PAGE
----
Technology in Government and valuable assistance from several staff members. Sharon Dates, Theresa Pardon, Donna Concentrators, and Meghan Cook made important contributions to early versions. Natalie Heeling, Daybreak Jaguar provided excellent suggestions and edits on the final version. Mark Leaving helped with editing as well, and also worked with Paula Hauser on the design of the printed document. The research on costs and returns of investment in Web site conversion, reported here as a case study, is based on the technical work of Derek Worthwhile and James Costello, and the assistance of Carrie Schneider and VI-Jung Www.
Table of Contents Executive Summary 1 Chapter One 5 ROI and the Need for Smart IT Investment Decisions 6 An approach to understanding and using ROI analysis 7 Understanding Return on Investment in Information Technology: a Guide for Managers By Quadrilateral 1 resources and at the same time respond to ever-increasing demands for improved performance and new technology. These competing demands generate close scrutiny of proposals for new information technology (IT) investments. What’s more, high profile IT system failures have raised concerns about why these investments so often fail to live up to expectations.
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As a result, many IT investment planning processes now require some analysis of the costs and returns expected from that proposed investment. Unfortunately, public sector managers often lack models that can guide them through such analyses. This Guide is offered to help fill that gap. The Guide provides that help by presenting a practical approach to understanding what ROI analysis can and cannot do. A meaningful return on investment (ROI) analysis in information technology is a little like saying you want to live a healthier lifestyle.
Like lifestyle changes, ROI analysis is not Just a single component. Instead, it is a collection of methods, skills, tools, activities, and ideas. They can be combined and used in many different ways to assess the relative value of an investment over time. Applying this collection in a particular situation requires making many choices among the ideas and methods available and conducting an analysis appropriate to the decision at hand. Different choices will produce different results. Therefore the Guide presents a framework of the key questions that should lead to an appropriate ROI analysis.
It then presents a review of the methods and resources needed along with examples of different approaches in detailed case studies. How extensive should your ROI analysis be? Once the decision has been made to conduct an ROI analysis, what should it look like? The choice of how to conduct the analysis should be based on four critical principles pertaining to: I the strategic objective(s) of the ROI analysis, the place (and importance) of the IT investment in the overall enterprise architecture, the type of analysis that should be conducted (I. . , what data and methods of analysis are best suited to those objectives), and how the ROI analysis fits in the overall decision context for IT investments. Understanding the strategic objectives of your ROI analysis Understanding the strategic objectives of an ROI analysis will determine how the analysis is ultimately done and used. A handful of questions like these can help managers decide what the objectives of the analysis should be. I Is the proposed project critical to the business objectives of your agencies or government?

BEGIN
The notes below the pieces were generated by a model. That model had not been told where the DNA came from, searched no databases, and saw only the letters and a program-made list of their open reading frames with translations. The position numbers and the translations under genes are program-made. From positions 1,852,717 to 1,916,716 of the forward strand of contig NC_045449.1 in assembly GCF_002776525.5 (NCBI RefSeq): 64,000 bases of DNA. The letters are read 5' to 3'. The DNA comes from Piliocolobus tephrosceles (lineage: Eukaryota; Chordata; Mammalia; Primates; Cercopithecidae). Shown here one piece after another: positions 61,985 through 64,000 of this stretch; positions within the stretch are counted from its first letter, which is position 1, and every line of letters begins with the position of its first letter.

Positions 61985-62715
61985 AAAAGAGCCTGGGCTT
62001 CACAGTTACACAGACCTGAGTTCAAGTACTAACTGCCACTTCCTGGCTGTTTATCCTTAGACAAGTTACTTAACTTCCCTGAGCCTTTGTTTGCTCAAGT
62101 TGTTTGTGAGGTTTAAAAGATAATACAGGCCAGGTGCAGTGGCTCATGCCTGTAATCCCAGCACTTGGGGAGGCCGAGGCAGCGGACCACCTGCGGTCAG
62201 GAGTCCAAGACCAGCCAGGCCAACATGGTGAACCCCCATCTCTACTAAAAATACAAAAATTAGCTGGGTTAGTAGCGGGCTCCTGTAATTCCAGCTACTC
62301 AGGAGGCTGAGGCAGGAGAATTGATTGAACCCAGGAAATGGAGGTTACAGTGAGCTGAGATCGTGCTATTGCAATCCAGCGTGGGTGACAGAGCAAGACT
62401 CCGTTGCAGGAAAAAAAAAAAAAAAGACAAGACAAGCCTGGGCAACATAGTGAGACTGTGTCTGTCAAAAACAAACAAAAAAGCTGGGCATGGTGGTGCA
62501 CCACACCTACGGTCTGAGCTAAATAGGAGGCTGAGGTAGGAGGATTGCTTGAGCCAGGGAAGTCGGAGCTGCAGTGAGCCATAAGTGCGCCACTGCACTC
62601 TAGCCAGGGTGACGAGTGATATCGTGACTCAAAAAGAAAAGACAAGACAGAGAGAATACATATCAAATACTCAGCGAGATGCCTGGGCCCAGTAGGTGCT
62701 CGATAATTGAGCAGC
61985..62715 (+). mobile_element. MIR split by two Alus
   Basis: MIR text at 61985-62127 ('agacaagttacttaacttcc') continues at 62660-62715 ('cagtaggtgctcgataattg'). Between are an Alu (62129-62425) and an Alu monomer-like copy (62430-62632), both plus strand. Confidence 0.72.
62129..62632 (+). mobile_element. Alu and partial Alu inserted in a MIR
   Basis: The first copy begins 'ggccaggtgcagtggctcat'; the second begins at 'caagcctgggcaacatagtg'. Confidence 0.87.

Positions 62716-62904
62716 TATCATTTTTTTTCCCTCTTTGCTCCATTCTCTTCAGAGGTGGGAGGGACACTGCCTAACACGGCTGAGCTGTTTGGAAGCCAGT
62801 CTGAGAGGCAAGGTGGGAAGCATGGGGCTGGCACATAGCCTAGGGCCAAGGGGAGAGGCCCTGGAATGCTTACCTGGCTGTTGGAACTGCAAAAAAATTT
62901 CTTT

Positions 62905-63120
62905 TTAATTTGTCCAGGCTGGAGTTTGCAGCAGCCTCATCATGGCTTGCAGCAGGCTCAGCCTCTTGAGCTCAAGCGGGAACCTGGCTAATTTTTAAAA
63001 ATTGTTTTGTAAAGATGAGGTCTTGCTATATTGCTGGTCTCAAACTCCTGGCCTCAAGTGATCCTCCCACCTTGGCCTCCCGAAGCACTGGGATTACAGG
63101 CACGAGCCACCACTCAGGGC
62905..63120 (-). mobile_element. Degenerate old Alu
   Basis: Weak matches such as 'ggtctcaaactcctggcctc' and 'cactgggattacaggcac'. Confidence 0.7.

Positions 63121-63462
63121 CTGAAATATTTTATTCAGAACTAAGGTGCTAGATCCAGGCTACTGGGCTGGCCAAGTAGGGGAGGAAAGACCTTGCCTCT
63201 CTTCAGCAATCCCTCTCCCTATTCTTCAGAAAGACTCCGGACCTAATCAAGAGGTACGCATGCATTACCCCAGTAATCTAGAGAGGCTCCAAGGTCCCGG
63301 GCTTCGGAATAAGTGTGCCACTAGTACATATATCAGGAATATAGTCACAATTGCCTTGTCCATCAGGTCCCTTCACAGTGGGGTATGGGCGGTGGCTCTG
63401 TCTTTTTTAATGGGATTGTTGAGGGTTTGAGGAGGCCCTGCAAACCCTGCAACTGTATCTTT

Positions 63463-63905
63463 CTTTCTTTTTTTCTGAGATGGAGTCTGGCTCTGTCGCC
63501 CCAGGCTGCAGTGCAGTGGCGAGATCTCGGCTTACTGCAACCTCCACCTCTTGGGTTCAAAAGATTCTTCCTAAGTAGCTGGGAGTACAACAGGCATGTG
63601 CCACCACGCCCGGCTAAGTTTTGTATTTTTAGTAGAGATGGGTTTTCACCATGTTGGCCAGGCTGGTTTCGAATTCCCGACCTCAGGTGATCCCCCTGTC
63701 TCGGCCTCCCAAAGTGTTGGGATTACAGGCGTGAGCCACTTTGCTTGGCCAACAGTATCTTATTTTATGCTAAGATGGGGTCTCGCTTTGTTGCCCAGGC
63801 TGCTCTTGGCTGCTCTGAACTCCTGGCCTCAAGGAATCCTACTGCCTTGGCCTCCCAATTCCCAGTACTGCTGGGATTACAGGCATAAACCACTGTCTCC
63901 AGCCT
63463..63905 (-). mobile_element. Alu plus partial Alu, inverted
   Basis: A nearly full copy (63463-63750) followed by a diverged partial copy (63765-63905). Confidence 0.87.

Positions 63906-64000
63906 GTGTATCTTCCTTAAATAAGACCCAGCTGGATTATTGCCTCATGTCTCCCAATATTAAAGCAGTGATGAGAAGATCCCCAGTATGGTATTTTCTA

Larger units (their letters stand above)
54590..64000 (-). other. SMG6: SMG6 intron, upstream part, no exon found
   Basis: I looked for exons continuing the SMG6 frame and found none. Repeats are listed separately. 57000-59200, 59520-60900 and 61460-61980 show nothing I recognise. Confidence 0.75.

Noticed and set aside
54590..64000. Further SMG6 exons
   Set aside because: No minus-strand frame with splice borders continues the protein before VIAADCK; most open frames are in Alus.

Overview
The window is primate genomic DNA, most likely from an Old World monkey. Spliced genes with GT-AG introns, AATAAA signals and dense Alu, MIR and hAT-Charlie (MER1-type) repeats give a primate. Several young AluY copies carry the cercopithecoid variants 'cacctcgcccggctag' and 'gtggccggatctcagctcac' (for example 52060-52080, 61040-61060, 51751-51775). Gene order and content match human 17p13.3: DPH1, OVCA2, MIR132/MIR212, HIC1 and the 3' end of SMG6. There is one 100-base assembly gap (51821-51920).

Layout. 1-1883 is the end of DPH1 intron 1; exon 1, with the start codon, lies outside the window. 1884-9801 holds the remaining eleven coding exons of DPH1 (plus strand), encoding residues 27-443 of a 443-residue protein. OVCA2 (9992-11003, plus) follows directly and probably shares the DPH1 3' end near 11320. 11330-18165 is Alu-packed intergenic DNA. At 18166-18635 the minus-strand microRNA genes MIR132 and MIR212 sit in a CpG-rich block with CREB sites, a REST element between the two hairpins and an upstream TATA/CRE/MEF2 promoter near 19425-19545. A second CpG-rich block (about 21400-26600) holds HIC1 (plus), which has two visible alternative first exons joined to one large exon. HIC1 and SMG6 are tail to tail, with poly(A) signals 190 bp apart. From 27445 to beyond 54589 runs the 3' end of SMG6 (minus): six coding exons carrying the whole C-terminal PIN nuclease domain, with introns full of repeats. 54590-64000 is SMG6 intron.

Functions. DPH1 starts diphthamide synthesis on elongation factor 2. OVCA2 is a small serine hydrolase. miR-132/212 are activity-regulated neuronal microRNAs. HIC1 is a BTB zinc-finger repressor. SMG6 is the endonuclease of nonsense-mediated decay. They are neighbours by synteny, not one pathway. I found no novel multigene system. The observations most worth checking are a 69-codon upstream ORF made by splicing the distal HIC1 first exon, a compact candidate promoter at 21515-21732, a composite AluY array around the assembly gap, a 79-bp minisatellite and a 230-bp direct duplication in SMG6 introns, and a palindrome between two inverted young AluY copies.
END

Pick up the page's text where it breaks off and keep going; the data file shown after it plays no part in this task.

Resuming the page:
What are the risk factors associated with the investment? Who will be impacted-?positively or negatively-?by the proposed project? Is an ROI necessary for approval and support of the proposed project? Is the proposed project worth the investment of an ROI analysis? And if so, how detailed should it be? Answering these questions will help identify the resources needed to conduct an ROI analysis, which in some cases can itself be a substantial investment. Extending its level of detail beyond what is needed for effective decision making is a waste of resources.
Focusing on strategic objectives keeps attention on the full range of benefits to be expected from the investment, and how to measure them. Choosing the right type of analysis Choosing and using the various methods of ROI analysis requires sound knowledge ND Judgment: knowledge about the methods and Judgment about how best to apply them. The methods chosen should fit the particular questions asked of an ROI analysis. Different questions require different measurement approaches to fit them. In general, there are four types of questions that prompt or drive an ROI analysis: financial, effectiveness, efficiency, and impact.